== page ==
“There are, however, a few points to bear in mind. The population that was studied consisted of older people living in Spain, who either had type 2 diabetes, or several other risk factors for heart disease and strokes, such as smoking, being overweight or obese, or having high blood pressure or cholesterol levels. Because they lived in Spain, it’s plausible that their diet before the trial began was rather different, possibly more Mediterranean, than the diet of people in other parts of Europe. Over 90% of the people in the trial were overweight or obese before the study began. Would the results have been similar in other populations, who had grown up on other diets or were younger or less overweight? We can’t tell from this study. It’s plausible that the conclusions would be similar in other populations – but this study doesn’t tell us.

“It’s quite striking that, despite being given regular dietary advice and (for those on the Mediterranean dietary advice) being given free extra virgin olive oil or free nuts, the actual changes in diet were not huge (on average). Diets did move in the planned directions, and the changes were statistically significant. But, for instance, in the control group (given advice to reduce fat intake), although the researchers aimed to reduce the percentage of their calories obtained from fat to below 30%, it fell only from 40% to 37.4%. Getting people to make large long-term changes in diet is not easy.

“One issue that does muddy the interpretation is that the way the control participants were treated did change during the trial. Originally they had less frequent dietary advice than did those on the Mediterranean diets, so that their treatment differed from the others. That difference could have changed the effectiveness of the advice, or it could have been a reason for differences (or lack of differences) between the groups in terms of outcomes, which would have nothing to do with what they actually ate. Participants who entered the control group later were given dietary advice as frequently as those on the other diets. That was a sensible change to make, but it’s not really possible to tell how big an effect all this may have had on the results.

“Finally, can I just clear up one point about the nature of the study. This was not the analysis of the primary endpoint of this randomized trial – that was about cardiovascular disease. Sometimes researchers report some other outcome, because they happened to notice something interesting while analyzing the data, and that can lead to severe problems in interpreting the statistics. But that did not happen here – looking at changes in weight and waist size was always something they planned to do. That does increase confidence in the conclusions – though questions do remain about how they might apply in other populations.”


‘Effect of a high-fat Mediterranean diet on bodyweight and waist circumference: a prespecified secondary outcomes analysis of the PREDIMED randomised controlled trial’ by Ramon Estruch et al. published in the Lancet Diabetes & Endocrinology on Monday 6 June 2016.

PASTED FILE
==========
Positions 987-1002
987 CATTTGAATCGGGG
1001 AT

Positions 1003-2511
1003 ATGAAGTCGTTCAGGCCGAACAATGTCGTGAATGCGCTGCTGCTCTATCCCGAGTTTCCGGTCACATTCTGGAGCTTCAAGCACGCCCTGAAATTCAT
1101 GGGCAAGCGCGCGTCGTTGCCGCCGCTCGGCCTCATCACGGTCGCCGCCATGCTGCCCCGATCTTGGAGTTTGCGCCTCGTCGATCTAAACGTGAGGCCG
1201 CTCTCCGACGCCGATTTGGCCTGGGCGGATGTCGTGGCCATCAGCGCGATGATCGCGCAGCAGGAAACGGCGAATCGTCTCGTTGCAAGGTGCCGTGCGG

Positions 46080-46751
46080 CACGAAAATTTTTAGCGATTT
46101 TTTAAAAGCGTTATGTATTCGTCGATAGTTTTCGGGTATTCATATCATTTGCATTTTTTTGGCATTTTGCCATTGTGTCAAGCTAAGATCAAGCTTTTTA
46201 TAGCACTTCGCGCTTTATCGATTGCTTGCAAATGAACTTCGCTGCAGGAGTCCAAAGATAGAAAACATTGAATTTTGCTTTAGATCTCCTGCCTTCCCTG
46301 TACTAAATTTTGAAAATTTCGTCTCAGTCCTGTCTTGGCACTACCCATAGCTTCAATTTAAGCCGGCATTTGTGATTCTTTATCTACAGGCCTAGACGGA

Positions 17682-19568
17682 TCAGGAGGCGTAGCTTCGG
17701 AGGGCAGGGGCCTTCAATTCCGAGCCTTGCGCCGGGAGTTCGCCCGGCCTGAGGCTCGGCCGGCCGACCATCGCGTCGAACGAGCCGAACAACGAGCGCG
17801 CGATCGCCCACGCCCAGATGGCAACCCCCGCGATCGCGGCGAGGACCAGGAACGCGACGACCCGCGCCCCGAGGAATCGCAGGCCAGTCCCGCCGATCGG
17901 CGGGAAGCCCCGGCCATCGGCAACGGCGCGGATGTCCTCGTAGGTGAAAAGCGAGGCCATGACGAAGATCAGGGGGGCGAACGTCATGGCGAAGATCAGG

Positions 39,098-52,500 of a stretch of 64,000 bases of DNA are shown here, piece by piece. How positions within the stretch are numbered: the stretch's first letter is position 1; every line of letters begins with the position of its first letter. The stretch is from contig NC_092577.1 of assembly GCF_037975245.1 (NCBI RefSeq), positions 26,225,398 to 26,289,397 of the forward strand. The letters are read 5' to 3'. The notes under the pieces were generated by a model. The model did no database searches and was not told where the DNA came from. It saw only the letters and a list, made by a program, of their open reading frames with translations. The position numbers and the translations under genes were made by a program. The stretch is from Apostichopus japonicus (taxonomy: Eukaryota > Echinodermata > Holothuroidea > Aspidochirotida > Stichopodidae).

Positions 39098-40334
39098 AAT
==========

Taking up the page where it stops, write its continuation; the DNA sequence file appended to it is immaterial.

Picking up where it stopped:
Declared interests

Prof. Susan Jebb is employed by the University of Oxford and receives no personal funding from the food industry.  Susan Jebb is conducting research into the treatment of obesity, some of which include support from WeightWatchers, Slimming World and the Cambridge Weight Plan.  Susan was the independent Chair of the Public Health Responsibility Deal Food Network and was a science advisor to the Foresight obesity report. From 2007-10 she was the principal investigator for a research study funded by the food industry to investigate the potential for a functional beverage to help weight loss. The results of this work have been published:

Dr Gunter Kuhnle: – Employment: Associate Professor at the University of Reading.

– Grant funding: Investigation of links between polyphenol intake and health – EU, Mars, Horizon.

– Appointments: EFSA Working group – risk assessment of soy isoflavones.

– Memberships: British Mass Spectrometry Society, British Nutrition Society, Registered Nutritionist (Reg. Nr. 8236); 2011 to 2012 member of ‘Biomarker group’ at ILSI Europe.

– Other financial interests: Vineyard owned by family.

Prof. Tom Sanders: Prof Tom Sanders is a Scientific Governor of the charity British Nutrition Foundation, member of the scientific advisory committee of the Natural Hydration Council (which promotes the drinking of water), and honorary Nutritional Director of the charity HEART UK. Prof. Tom Sanders is now emeritus but when he was doing research at King’s College London, the following applied: Tom does not hold any grants or have any consultancies with companies involved in the production or marketing of sugar-sweetened drinks. In reference to previous funding to Tom’s institution: £4.5 million was donated to King’s College London by Tate & Lyle in 2006; this funding finished in 2011. This money was given to the College and was in recognition of the discovery of the artificial sweetener sucralose by Prof. Hough at the Queen Elizabeth College (QEC), which merged with King’s College London. The Tate & Lyle grant paid for the Clinical Research Centre at St Thomas’ that is run by the Guy’s & St Thomas’ Trust, it was not used to fund research on sugar. Tate & Lyle sold their sugar interests to American Sugar so the brand Tate & Lyle still exists but it is no longer linked to the company Tate & Lyle PLC, which gave the money to King’s College London in 2006. Tom also used to work for Ajinomoto on aspartame about 8 years ago.  Tom was a member of the FAO/WHO Joint Expert Committee that recommended that trans fatty acids be removed from the human food chain. Tom has previously acted as a member of the Global Dairy Platform Scientific Advisory Panel and Tom is a member of the Programme Advisory Committee of the Malaysian Palm Oil Board. In the past Tom has acted as a consultant to Archer Daniel Midland Company and received honoraria for meetings sponsored by Unilever PLC. Tom’s research on fats was funded by Public Health England/Food Standards Agency.

Prof. Kevin McConway: “I have no relevant interests to declare.”